Listen, usually, I don’t be out here complimenting white men, but Joe Goldberg is a mastermind in his own right and clearly knows what he’s doing. You will be here for it. And You will be screaming, “Aw, damn!” at least four times per episode, so – buckle your Joe hats and park your unmarked vehicles because you’re in for a wild ride with the Quinn-Goldberg household.
Motherhood, Fit For You
There are many occasions, across the series, where we see the ‘conventional’ ideology of family (i.e being white mom, white dad, plus child) challenged to its core. Motherhood and its relationship to whiteness remain at the forefront of my eyes throughout the series. What does it mean for a family of white murderers to seize generational curses related to their own trauma and the trauma they have caused others? Love Quinn-Goldberg and Dottie Quinn’s relationship is a staggering bond between a mother and daughter. As Love and Dottie deal with the grief of a son and brother, their sadness is reflected on to the newborn. Love and Dottie, grow sour and their relationship becomes a display of what happens when grief becomes a dependency. There is a certain and peculiar heat that sits within a daughter who prays to not be like their mother.
But Love Quinn is not to be slept on. When her head is in the game, she’s quick on her feet. No wonder she and Joe were such a passionate match. Love held back often and that’s what made her seem at odds with the “head of the town” Sherry Conrad. A relationship between mothers with hints of jealousy, genuine advice with some shallow suburban reasoning. There is clearly ‘rival energy masked as friendship’ that feels just like a perfect analogy for the small town’s attitude. A smile, waiting for your slip up. The questions that arise when we see the main moms, Love, Dottie, and Sherry begs the question, “To where do we look to feel like the perfect mother?”
A Pool of Blood, A Revival Ensues
When the family lost Forty a newborn seemed like the perfect place to store the energy of that loss. We travel through You, through the ignorance of a newborn. The writers truly captured every twist and compared each present moment to previous instances of trauma and abuse. You is a display of how everything must die, but death does not necessarily mean that we move on from the body. We see this in the form of a dying marriage. Love and Joe are consistently at ends trying to revive or kill their marriage and that toxicity spreads across to the relationships they have outside of that connection.
Every time someone dies, the scale tilts. A withering love tearing at the seams. With each body, the question leers: what energy is holding this marriage together? Is it the weight of the graves they’ve dug? The most powerful images of their marriage come from their ability to balance each other out. Love is impulsive where Joe is tactful, and that’s where their power comes from. Love is used to having someone clean up the family mess, whereas Joe was a DIY murderer. You delete the body; you clean the remnants. That’s what you have to pay attention to in the whole series, where does the power shift? People might push back like, “Oh, what’s worse: a tactful serial killer or an impulsive one?” You’ll come to your own conclusions, measured by who you’re more upset at throughout the season.
Where “You” Drops the Body
You covers a range of intense and difficult subjects from addiction to self-harm. This show, at times, makes rash decisions that glaze over the gray areas of these traumas. I can especially recall one death that wasn’t approached with nearly enough tact. It felt like a lazy string of events that differed from the rest. In the aftermath, the attention felt flawed and discarded. More of a means to an end to nip something in the bud, for no reason other than to focus on the other twists and turns. You does showcase how to be of good support while also exploring how twisted self-righteousness can get, particularly in toxic relationships. I wish the writers took more time to excavate the traumas experienced outside of Joe and Love’s lives. To properly give justice to what is being lost in others’ lives.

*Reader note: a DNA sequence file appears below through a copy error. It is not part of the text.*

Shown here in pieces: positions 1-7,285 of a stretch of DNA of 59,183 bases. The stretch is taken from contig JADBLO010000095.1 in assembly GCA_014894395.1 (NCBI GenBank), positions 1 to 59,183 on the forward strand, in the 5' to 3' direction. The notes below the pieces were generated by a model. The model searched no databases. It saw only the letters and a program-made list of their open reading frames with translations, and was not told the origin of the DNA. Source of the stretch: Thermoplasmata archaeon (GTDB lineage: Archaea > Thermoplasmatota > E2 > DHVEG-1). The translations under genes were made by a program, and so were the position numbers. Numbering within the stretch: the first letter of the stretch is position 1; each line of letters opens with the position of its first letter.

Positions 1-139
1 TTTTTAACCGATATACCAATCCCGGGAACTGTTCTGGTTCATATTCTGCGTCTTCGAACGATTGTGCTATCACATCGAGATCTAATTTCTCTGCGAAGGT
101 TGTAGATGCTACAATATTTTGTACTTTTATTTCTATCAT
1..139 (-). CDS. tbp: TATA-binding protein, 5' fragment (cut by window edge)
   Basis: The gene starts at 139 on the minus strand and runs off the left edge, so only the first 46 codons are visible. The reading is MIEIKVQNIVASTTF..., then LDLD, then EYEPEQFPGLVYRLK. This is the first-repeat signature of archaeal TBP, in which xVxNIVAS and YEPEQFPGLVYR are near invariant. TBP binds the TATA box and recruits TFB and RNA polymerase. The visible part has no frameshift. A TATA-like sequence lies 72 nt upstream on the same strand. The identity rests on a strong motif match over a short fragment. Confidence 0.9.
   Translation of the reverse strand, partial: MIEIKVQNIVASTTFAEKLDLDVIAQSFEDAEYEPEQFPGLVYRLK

If there is something You does correctly, it’s the exploration of loss. To examine what it feels like as a person who previously experienced abuse, to witness abuse, again from a place without power. We see Joe’s growth into who he is today through the dregs of his past, revisiting it in flashes. We explore his relationship with abandonment and how he uses that trauma to fuel his obsessive compulsions. Now, when I speak on Joe’s growth, I want to be specific. Joe grew more into his own vices. We do not see upward mobility in emotional well-being, we see a Joe who watches a domino fall, and quickly learns how to manipulate the floor as to not be betrayed by gravity. In previous seasons I saw Joe and said, “White man who you gon’ erase today?” Now I think, “How will Goldberg make chaos work in his favor?” That’s what made You Season 3 even more jarring.
Catching Your Breath
Is it still growth when one moves on from murderer to accomplice? What is growth when your obsessions get picked apart in front of you? Much like the previous seasons, I found myself afraid for each character. Pointing and making guesses about how they might meet their demise. Everyone seems like a perfect target. You Season 3 does not miss a breath on the writing. You Season 3 is a perfect place to tie it all together. We met the white man and followed his obsession every step of the way. What made him crumble, what built him up. We know what he’s willing to risk, for You.
You Season 3 premieres October 15th, 2021 on Netflix!
9.4 Body Bags out of 10